CBS drops in a nifty programmer with a tangled plot and resolution that may bother some but plays out with ingenuity and, thanks to director Jan Egleson, dollops of suspense. More, John Pielmeier’s script hands Mark Harmon a shot at a more complex part than he’s been handling lately, and he comes off fine.
Jonathan Frayne (Harmon) is a radio talk host hearing anonymous callers’ “true confessions” about things they’ve never admitted before. A worried young woman named Laura says she’s too troubled to speak; a man becomes surprisingly knowledgeable about the enigmatic radio personality — and confesses he’s done far worse than Jonathan.
Laura (Sarah Trigger), the shy caller, appears at the station door to tell Jonathan things about herself as she begins a curious road toward romance; the man, now threatening, calls Jonathan at home with personal items about the talkshow host few people know.
Jonathan reasons that only someone at the station could get his home number, so the suspects list seems to boil down to producer Becka (Julianne Phillips), station manager Chas (Ron Perlman) and engineer Jimbo (David Clennon).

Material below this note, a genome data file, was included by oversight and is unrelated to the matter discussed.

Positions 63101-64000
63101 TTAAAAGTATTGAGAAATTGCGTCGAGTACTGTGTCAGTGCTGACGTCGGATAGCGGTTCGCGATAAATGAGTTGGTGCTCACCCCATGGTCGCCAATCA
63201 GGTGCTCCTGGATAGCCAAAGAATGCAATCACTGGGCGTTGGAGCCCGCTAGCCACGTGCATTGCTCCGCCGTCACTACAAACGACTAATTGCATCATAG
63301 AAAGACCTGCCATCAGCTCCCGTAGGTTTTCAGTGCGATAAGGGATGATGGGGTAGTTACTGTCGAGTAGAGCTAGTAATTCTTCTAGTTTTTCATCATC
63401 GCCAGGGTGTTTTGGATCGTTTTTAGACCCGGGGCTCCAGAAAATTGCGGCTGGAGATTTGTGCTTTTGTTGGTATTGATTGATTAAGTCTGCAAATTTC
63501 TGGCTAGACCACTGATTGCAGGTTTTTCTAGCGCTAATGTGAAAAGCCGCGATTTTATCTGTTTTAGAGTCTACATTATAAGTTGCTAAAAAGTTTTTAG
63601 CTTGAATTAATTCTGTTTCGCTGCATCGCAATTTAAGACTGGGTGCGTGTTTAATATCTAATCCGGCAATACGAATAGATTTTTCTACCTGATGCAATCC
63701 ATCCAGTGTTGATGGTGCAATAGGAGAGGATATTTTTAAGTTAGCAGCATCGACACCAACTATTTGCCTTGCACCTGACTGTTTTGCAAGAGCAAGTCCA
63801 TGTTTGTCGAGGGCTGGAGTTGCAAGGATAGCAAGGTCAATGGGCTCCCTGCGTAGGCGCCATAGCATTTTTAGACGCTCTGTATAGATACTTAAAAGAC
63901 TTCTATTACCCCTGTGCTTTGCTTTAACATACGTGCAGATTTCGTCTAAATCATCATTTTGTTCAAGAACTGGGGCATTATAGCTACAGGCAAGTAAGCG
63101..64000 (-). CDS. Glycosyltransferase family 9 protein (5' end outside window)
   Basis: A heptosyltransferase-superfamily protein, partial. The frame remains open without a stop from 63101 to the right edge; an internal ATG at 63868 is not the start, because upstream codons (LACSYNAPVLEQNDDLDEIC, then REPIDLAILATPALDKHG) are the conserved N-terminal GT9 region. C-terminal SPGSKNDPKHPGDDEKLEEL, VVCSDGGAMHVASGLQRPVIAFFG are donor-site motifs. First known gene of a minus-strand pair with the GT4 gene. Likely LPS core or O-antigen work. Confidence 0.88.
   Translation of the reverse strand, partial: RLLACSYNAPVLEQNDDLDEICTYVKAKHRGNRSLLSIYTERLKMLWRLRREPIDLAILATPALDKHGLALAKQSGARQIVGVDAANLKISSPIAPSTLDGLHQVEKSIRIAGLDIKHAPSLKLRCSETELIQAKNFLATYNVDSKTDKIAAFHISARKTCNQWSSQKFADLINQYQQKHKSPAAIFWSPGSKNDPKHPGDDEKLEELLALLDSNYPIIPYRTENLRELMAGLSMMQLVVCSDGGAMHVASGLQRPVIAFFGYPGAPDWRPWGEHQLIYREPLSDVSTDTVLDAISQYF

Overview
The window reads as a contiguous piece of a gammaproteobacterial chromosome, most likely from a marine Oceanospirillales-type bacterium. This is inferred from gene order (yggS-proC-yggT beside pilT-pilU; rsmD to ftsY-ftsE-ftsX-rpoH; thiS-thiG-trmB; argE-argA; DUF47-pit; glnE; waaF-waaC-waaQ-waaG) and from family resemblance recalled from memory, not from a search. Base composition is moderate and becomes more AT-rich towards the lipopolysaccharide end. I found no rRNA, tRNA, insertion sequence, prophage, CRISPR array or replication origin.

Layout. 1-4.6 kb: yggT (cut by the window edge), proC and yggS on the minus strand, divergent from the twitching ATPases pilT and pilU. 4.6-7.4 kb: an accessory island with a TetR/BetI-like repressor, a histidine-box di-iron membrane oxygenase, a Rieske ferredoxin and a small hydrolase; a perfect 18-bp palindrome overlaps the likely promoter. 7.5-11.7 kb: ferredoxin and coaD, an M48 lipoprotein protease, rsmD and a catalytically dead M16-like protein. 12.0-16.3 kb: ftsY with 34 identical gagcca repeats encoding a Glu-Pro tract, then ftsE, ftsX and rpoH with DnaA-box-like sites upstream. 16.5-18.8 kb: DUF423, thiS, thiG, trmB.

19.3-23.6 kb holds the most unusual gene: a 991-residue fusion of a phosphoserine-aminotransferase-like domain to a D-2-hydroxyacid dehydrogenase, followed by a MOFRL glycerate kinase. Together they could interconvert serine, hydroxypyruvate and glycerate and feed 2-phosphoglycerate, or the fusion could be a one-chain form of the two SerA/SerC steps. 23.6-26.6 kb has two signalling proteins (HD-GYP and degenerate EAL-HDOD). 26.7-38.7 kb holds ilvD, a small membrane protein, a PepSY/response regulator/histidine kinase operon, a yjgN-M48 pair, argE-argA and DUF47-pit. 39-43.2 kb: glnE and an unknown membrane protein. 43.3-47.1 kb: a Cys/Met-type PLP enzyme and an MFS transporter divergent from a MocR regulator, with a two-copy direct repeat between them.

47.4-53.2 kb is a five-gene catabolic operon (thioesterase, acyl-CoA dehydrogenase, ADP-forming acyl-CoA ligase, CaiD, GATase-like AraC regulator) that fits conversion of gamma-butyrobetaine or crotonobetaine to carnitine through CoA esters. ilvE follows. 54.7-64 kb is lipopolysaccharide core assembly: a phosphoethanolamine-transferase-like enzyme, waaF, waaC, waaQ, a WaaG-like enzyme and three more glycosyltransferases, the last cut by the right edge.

In a case that involves deception, jealousy, a bombing and murders, Jonathan’s own secret has plenty to do with the action, and if the whole premise comes off far-fetched, at least it’s worth time trying to guess the villain; as a mystery, vidpic turns on a trick that’s easily outguessed along the way.
Harmon comes off well in an intricate part, and Trigger offers a commendably offbeat quality. Phillips, part of NBC’s “Sisters” act, suffices, and Perlman, grad of the CBS series “Beauty and the Beast,” is OK. Clennon is energetic as Jimbo.
Tech credits are fine.